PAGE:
The report itself calls for moving to a territorial tax system, creating a patent or innovation box to incent the development and retention of domestic intellectual property, and taxing existing balances of overseas corporate income to pay for both the international reforms and offset the cost of highway funding.  That latter bit has been endorsed by a number of Democrats and Republicans, including Portman and Ryan, while others have expressed strong opposition to using “deemed” repatriation for anything other than tax reform.

The key remaining question is how long the extension considered this month will be – just through the end of the year or through the 2016 elections?  Late today, reports surfaced that Rep. Ryan was working on an $8 billion extension that would last through the end of the year.  This runs counter to what Senate leaders have supported—an 18-month extension that would push international tax reform into 2017. When discussing the extension in The Hill, Ryan responded to that difference:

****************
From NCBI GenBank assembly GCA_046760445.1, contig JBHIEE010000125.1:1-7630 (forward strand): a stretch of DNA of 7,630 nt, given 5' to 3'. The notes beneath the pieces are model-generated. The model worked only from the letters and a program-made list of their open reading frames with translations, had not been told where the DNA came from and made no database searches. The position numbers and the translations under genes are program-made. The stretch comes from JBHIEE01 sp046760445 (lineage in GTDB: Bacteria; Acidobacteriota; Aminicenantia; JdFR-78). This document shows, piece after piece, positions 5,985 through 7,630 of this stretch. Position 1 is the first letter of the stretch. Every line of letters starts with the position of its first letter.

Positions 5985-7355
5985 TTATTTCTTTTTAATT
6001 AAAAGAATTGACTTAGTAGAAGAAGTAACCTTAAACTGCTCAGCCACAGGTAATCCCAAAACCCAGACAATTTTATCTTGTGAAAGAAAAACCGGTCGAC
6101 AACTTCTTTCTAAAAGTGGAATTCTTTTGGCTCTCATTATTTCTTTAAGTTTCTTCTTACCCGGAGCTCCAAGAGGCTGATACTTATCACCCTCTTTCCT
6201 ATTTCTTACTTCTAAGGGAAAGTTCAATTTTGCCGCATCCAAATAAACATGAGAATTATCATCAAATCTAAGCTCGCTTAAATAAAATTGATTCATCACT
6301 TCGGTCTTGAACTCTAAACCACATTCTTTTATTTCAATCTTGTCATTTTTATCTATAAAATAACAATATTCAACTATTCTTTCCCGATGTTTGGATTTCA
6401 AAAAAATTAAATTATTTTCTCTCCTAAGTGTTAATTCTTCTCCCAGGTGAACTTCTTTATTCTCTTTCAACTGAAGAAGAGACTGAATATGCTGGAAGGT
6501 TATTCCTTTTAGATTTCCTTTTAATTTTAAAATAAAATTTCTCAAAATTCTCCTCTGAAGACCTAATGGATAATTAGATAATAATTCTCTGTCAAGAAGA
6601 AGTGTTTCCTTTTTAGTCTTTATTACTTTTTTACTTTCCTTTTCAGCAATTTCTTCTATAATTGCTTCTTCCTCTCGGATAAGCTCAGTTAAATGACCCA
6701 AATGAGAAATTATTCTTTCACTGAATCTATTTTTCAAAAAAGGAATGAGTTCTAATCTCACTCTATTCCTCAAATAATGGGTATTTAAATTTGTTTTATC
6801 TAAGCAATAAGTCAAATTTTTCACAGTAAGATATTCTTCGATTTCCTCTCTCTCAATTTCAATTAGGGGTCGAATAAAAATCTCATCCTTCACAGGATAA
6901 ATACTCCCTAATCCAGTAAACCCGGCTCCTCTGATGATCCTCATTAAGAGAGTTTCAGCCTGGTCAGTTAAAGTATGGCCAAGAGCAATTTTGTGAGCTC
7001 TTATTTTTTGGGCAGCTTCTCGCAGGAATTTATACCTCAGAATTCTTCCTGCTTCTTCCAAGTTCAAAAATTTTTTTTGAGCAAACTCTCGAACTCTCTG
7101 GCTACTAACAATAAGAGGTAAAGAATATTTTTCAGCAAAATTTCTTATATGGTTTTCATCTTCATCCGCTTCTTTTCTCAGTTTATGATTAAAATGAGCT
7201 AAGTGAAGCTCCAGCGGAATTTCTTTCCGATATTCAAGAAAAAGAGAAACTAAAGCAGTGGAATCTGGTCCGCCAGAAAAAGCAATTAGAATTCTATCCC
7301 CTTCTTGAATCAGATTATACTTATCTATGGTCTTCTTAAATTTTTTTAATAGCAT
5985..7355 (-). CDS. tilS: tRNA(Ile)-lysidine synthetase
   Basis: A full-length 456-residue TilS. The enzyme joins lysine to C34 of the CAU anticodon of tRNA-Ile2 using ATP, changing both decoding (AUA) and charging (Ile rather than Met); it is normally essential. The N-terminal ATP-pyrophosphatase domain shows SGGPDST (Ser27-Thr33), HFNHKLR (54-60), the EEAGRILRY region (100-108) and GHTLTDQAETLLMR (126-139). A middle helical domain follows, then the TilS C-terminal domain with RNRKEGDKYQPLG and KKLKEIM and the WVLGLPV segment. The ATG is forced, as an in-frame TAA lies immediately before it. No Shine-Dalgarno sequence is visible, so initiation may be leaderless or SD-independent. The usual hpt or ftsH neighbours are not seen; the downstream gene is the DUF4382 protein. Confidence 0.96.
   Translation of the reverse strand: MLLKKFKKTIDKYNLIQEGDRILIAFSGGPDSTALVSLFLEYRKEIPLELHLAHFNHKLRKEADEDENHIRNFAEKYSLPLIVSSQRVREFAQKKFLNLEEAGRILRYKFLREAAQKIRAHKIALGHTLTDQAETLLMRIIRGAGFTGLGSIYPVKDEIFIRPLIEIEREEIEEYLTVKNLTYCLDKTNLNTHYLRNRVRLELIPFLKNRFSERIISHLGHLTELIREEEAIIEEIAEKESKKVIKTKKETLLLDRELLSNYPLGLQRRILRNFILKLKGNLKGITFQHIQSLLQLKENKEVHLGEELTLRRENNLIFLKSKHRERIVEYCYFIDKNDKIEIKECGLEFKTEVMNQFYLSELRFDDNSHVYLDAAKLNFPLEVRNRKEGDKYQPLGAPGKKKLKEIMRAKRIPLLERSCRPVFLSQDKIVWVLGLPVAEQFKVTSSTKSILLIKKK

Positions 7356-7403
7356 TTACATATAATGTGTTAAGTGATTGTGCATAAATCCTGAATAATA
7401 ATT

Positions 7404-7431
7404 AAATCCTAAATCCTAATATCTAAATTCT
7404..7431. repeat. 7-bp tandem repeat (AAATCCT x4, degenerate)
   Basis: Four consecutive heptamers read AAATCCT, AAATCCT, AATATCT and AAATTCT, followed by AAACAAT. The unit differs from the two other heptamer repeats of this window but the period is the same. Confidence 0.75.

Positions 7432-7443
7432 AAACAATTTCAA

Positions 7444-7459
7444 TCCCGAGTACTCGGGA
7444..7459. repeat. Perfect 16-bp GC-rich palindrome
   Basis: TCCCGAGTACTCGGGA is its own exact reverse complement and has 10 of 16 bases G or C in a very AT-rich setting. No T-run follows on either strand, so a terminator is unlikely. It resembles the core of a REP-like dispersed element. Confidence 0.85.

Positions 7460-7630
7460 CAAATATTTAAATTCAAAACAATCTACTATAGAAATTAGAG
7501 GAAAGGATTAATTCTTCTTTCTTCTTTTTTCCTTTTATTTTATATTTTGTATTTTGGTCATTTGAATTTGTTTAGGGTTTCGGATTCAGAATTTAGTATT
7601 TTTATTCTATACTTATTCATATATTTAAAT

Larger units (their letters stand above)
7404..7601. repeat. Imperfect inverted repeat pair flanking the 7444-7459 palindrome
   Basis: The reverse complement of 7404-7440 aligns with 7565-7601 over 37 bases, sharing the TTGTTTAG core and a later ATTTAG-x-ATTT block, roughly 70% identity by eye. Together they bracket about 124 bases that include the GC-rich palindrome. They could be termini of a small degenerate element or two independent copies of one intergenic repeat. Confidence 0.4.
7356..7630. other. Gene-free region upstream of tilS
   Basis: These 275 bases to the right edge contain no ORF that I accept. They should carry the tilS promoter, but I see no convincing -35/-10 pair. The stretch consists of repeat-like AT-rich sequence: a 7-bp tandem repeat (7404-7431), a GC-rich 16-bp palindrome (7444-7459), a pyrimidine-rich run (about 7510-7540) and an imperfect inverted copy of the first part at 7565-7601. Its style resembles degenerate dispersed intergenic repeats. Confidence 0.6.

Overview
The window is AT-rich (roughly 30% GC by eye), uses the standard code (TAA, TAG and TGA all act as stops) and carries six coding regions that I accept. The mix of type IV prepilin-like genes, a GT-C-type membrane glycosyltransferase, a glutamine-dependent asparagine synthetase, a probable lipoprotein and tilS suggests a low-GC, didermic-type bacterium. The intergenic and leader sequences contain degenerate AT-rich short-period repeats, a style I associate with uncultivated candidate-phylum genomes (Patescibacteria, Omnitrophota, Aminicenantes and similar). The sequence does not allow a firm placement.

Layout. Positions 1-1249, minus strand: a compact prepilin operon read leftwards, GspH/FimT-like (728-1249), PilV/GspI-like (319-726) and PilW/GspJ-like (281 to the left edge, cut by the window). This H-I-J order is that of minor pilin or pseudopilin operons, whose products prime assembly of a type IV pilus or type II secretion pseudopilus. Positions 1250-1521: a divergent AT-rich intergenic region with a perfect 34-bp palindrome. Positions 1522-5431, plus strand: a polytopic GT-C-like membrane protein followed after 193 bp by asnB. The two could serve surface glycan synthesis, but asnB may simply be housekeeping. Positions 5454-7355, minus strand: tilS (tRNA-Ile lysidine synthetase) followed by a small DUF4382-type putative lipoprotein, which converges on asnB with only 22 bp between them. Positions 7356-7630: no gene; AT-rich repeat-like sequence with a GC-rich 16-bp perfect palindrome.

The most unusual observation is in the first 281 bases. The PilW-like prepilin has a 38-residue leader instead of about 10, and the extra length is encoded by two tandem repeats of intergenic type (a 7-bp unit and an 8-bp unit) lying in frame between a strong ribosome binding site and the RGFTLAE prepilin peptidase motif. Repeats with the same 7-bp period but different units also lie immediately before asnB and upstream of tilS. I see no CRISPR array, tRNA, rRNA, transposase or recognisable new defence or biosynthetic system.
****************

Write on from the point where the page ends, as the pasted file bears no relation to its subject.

“Mitch and I have the same long term goals, we want comprehensive tax reform and we want a long term highway bill,” he said. “They have their body to deal with, we have ours to deal with. We…think we should do a long term highway bill and we think tax reform is the best way.”

Ryan did specify how he plans to pay for his proposed temporary highway funding extension, saying only “I think we’ll be able to put together a package that kind of innocuous, boring stuff that shouldn’t be a surprise to people.

“We’ll post it when we have it ready,” he said.

If this passes, that would mean fewer revenue offsets this month, with an enhanced possibility for the prospect of international tax reforms to gain traction before December. Of course, we’ll be watching the short-term patch closely, particularly to see what Rep. Ryan comes up with to find the needed $8 billion.

Extenders

Extenders are back under discussion, thankfully.  Rumor is that the Senate Finance Committee will take up a 2-year extender package in the next couple weeks, while Chairman Ryan said Thursday that he’s looking for Ways & Means to move extenders in September.